We're still alive and we're still very much vegan. Life has been a bit crazy. I was laid off from my job recently and we've had to put a lot of life plans (including our very first trip to Europe that was supposed to happen this October...sigh) on hold as a result. The one upside to all of this is I have the time to reassess my priorities in life, and become re-inspired to blog and share something that brings me a lot of joy: food. The ritual of preparing it, the experience of a well-crafted plate.
A big thing for me right now is self-care to get me through this tough time. Forcing myself to keep a routine, get enough sleep, get dressed each day, exercise and eat properly. Ensuring I take care of those very fundamental things to keep my going, and as Woody Guthrie put it, to keep the hoping machine running.
For the beets, I used the tinfoil beet method from the Post Punk Kitchen.
For the udon, I did the following:
1 tbsp canola oil
4 cloves garlic, minced
1 head of kale, torn into pieces and hard stems removed
2 packages of Japanese udon (the kind that comes in individual servings and are kind of squishy like this, ensure it is vegan as I have seen them before with weird milk ingredients for no reason)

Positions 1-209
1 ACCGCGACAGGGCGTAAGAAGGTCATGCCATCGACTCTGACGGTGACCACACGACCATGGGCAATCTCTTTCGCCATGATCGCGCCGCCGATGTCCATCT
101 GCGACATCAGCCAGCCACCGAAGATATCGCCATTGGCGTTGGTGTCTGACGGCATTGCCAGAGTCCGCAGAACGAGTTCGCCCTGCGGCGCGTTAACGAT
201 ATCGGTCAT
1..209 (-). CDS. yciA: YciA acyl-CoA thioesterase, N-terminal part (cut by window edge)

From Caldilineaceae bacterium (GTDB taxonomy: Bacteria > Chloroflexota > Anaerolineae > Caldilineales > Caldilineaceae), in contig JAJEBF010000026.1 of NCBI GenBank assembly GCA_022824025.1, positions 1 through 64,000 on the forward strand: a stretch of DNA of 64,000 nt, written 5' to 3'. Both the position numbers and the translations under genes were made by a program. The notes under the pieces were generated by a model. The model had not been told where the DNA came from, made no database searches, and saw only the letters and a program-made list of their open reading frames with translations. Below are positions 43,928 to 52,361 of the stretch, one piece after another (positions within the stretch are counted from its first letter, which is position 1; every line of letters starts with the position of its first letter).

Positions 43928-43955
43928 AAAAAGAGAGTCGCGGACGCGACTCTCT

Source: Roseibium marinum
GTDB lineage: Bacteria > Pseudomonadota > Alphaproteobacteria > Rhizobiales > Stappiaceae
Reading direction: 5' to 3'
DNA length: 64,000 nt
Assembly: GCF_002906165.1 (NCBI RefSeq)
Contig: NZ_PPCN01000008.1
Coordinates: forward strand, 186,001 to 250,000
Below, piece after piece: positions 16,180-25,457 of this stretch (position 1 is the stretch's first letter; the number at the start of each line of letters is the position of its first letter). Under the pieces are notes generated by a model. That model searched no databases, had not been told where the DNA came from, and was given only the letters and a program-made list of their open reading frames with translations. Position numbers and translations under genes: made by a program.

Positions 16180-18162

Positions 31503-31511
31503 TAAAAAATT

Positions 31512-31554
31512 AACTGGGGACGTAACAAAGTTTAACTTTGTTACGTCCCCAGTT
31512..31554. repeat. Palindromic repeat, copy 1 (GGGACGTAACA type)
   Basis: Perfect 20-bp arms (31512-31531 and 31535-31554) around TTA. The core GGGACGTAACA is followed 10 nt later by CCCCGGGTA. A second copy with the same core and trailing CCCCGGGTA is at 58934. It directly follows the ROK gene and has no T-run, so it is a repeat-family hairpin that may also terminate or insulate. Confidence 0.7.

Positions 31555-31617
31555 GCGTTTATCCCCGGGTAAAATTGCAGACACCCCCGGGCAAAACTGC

The following to taste: toasted sesame oil, sriracha hot sauce, soy sauce
Sesame seeds for garnish (optional)
Heat the oil on medium heat in a large wok (you'll need the room, because the kale takes up quite a bit of space before it wilts). Add the garlic and cook for 30 seconds just to "blonde" the garlic and infuse the oil a bit. Carefully drop the kale pieces in, with tongs, flipping to coat in the garlicky oil. Sautée the kale and garlic until the kale is bright green and nicely wilted, about 10 minutes. Open the udon packages and break apart the noodles (they will be a solid block) into the pan, with tongs breaking up to coat in the oil and kale. Cook for 5 minutes. To taste, add soy sauce, sriracha and just a drizzle of sesame oil, again stirring to coat. Cook for another 2-3 minutes. Plate up and top with sesame seeds and, if you're like me, another drizzle or two of sriracha.